If $X$ is a metrizable space, the topology of $X$ is completely determined by the convergent sequences: if we know which sequences in $X$ are convergent, and what their limits are, we can determine exactly which subsets of $X$ are open. This is actually true in a somewhat larger class of spaces than just metrizable spaces, but it is not true for topological spaces in general.
For example, let $X$ be an uncountable set, let $\tau_0$ be the discrete topology on $X$, and let $\tau_1$ be the co-countable topology on $X$. Then $\langle X,\tau_0\rangle$ and $\langle X,\tau_1\rangle$ are not homeomorphic, but they have exactly the same convergent sequences. If $Y$ is any uncountable subset of $X$ such that $X\setminus Y$ is also uncountable, then $Y$ is open in the discrete topology but not in the co-countable topology. And in each topology the convergent sequences are precisely the sequences that are eventually constant.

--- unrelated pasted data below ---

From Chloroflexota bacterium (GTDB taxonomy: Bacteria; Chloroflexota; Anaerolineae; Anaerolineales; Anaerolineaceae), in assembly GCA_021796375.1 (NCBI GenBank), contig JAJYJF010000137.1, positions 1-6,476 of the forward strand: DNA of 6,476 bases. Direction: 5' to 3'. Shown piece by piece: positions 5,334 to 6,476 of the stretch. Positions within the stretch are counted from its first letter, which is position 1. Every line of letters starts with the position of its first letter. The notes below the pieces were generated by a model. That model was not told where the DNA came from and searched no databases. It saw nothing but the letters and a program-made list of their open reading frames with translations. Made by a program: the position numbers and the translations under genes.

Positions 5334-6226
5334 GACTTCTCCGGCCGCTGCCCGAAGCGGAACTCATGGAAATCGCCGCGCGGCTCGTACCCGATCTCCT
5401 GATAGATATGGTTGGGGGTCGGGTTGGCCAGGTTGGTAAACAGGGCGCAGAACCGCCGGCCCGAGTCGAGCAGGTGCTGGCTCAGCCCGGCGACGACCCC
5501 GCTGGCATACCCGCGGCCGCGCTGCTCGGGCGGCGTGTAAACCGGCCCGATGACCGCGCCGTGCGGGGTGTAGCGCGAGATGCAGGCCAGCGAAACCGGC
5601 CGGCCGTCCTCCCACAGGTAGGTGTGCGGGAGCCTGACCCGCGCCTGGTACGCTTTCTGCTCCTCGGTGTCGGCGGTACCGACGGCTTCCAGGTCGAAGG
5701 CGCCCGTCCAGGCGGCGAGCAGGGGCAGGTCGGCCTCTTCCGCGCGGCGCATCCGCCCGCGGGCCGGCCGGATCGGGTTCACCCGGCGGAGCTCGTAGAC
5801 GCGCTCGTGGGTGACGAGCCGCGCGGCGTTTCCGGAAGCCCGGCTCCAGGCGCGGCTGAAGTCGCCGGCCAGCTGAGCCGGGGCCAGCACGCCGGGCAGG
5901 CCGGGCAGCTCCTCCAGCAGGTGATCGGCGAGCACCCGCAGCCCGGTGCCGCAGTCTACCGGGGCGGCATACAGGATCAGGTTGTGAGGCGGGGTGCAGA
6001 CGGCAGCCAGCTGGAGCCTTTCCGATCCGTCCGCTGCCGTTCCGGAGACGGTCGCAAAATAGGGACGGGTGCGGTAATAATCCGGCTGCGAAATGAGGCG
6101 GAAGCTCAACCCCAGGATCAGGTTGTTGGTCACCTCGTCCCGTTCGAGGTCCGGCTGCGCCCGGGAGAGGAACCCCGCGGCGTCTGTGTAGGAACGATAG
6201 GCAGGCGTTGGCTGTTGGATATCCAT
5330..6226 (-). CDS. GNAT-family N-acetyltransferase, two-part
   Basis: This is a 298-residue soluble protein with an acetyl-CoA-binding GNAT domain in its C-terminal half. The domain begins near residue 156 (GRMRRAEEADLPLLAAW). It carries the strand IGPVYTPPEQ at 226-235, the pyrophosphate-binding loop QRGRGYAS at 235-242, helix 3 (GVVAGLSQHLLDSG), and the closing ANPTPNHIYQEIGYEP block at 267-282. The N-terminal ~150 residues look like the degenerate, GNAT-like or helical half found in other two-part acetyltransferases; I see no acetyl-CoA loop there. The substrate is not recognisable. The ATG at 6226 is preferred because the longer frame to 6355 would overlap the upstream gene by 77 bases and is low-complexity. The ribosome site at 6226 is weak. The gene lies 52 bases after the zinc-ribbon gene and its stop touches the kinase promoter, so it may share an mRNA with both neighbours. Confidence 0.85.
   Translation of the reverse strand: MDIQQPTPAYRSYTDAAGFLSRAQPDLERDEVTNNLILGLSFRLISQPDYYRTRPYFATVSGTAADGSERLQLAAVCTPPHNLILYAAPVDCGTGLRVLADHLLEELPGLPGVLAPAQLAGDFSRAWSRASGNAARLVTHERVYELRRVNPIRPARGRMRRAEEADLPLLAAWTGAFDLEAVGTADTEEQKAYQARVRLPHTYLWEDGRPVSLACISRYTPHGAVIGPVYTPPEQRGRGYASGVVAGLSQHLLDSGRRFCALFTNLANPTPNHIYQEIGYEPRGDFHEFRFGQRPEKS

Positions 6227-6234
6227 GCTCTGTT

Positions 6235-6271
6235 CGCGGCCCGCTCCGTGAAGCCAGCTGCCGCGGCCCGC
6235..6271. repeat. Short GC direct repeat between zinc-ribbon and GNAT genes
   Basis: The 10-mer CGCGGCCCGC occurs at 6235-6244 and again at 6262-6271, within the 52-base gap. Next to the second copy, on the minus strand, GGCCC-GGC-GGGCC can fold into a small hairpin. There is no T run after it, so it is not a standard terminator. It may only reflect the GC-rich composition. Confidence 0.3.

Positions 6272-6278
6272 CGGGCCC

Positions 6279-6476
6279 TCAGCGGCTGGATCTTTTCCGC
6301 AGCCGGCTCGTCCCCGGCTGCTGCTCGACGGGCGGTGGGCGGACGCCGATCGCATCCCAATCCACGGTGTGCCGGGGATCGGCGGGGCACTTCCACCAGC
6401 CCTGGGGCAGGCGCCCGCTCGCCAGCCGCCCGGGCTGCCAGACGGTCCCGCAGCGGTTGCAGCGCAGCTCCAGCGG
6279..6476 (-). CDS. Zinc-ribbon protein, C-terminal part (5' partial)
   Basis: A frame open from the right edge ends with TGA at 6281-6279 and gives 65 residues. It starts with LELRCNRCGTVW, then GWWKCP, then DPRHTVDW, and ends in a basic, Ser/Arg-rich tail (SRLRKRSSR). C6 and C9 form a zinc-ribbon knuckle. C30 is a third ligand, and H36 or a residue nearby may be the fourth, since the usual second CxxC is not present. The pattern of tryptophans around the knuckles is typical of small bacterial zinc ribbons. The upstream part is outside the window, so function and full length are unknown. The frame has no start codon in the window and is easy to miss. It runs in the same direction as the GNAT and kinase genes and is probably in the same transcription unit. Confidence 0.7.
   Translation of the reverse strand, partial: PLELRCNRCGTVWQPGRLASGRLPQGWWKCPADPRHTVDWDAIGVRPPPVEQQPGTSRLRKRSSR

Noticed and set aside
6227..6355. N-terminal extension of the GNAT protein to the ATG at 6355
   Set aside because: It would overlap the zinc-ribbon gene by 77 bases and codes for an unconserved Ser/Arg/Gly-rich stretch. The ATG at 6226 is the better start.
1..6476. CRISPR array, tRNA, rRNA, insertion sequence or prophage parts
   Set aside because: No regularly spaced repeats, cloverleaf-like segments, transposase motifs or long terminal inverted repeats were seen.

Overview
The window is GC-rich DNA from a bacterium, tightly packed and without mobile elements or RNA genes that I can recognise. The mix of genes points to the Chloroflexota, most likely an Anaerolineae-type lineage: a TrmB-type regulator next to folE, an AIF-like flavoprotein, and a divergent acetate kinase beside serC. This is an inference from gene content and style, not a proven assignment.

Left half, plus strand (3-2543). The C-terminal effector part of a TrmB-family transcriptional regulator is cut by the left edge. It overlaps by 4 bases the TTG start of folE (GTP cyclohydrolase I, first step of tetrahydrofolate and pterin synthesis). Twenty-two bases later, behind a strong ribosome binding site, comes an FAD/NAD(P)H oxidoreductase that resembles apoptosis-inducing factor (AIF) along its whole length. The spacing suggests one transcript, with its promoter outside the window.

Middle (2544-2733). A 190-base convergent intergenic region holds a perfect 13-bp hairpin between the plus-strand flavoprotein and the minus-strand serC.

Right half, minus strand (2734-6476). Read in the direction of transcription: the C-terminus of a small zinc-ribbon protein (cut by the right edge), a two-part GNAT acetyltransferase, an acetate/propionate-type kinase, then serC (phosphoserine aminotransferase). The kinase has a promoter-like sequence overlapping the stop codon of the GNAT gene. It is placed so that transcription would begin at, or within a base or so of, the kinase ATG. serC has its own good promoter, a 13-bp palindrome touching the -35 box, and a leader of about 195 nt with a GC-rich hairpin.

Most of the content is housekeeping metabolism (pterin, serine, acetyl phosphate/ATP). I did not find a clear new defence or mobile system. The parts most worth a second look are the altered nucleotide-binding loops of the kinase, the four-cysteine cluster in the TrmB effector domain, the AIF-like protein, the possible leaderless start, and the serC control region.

Nets are a generalization of sequences powerful enough to capture the topology of any space, not just metrizable spaces: if $\tau_0$ and $\tau_1$ are topologies on a set $X$ that have exactly the same convergent nets, then $\tau_0=\tau_1$. This, very simply, is the main motivation for looking at them.